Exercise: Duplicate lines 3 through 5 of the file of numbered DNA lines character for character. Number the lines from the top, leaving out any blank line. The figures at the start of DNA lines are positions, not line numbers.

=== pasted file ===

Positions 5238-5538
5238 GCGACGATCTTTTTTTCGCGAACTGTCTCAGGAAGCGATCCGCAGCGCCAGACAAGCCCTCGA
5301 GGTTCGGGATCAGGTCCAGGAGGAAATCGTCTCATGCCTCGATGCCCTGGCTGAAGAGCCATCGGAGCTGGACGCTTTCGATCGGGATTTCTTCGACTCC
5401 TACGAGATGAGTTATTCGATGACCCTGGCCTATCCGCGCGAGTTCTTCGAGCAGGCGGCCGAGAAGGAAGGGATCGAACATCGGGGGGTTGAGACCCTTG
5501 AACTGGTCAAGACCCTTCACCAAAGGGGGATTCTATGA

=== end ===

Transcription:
5301 GGTTCGGGATCAGGTCCAGGAGGAAATCGTCTCATGCCTCGATGCCCTGGCTGAAGAGCCATCGGAGCTGGACGCTTTCGATCGGGATTTCTTCGACTCC
5401 TACGAGATGAGTTATTCGATGACCCTGGCCTATCCGCGCGAGTTCTTCGAGCAGGCGGCCGAGAAGGAAGGGATCGAACATCGGGGGGTTGAGACCCTTG
5501 AACTGGTCAAGACCCTTCACCAAAGGGGGATTCTATGA